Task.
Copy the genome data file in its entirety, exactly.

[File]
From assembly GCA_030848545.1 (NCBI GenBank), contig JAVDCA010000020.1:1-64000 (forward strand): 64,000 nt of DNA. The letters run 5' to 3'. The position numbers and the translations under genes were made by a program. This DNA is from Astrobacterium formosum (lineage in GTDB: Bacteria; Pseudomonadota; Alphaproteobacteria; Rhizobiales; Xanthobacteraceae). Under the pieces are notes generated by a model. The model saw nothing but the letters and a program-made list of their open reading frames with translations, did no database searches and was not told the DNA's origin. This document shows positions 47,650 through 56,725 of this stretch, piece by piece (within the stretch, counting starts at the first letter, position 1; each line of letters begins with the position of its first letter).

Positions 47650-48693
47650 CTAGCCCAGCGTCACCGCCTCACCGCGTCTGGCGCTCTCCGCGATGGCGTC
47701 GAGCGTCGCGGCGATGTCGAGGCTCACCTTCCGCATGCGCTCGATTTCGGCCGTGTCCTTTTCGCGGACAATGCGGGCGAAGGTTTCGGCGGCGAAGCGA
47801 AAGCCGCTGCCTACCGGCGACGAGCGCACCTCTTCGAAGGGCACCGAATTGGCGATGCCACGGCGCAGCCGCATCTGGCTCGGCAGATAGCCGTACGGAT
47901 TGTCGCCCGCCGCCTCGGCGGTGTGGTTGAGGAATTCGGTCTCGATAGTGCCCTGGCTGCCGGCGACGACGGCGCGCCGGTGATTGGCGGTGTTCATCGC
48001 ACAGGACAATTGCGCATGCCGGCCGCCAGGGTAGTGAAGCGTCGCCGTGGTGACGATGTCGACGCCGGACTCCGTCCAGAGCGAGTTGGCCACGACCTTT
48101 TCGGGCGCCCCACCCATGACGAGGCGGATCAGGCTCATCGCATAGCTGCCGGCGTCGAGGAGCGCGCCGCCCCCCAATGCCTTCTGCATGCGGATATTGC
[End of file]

From assembly GCA_030848545.1 (NCBI GenBank), contig JAVDCA010000020.1:1-64000 (forward strand): 64,000 nt of DNA. The letters run 5' to 3'. The position numbers and the translations under genes were made by a program. This DNA is from Astrobacterium formosum (lineage in GTDB: Bacteria; Pseudomonadota; Alphaproteobacteria; Rhizobiales; Xanthobacteraceae). Under the pieces are notes generated by a model. The model saw nothing but the letters and a program-made list of their open reading frames with translations, did no database searches and was not told the DNA's origin. This document shows positions 47,650 through 56,725 of this stretch, piece by piece (within the stretch, counting starts at the first letter, position 1; each line of letters begins with the position of its first letter).

Positions 47650-48693
47650 CTAGCCCAGCGTCACCGCCTCACCGCGTCTGGCGCTCTCCGCGATGGCGTC
47701 GAGCGTCGCGGCGATGTCGAGGCTCACCTTCCGCATGCGCTCGATTTCGGCCGTGTCCTTTTCGCGGACAATGCGGGCGAAGGTTTCGGCGGCGAAGCGA
47801 AAGCCGCTGCCTACCGGCGACGAGCGCACCTCTTCGAAGGGCACCGAATTGGCGATGCCACGGCGCAGCCGCATCTGGCTCGGCAGATAGCCGTACGGAT
47901 TGTCGCCCGCCGCCTCGGCGGTGTGGTTGAGGAATTCGGTCTCGATAGTGCCCTGGCTGCCGGCGACGACGGCGCGCCGGTGATTGGCGGTGTTCATCGC
48001 ACAGGACAATTGCGCATGCCGGCCGCCAGGGTAGTGAAGCGTCGCCGTGGTGACGATGTCGACGCCGGACTCCGTCCAGAGCGAGTTGGCCACGACCTTT
48101 TCGGGCGCCCCACCCATGACGAGGCGGATCAGGCTCATCGCATAGCTGCCGGCGTCGAGGAGCGCGCCGCCCCCCAATGCCTTCTGCATGCGGATATTGC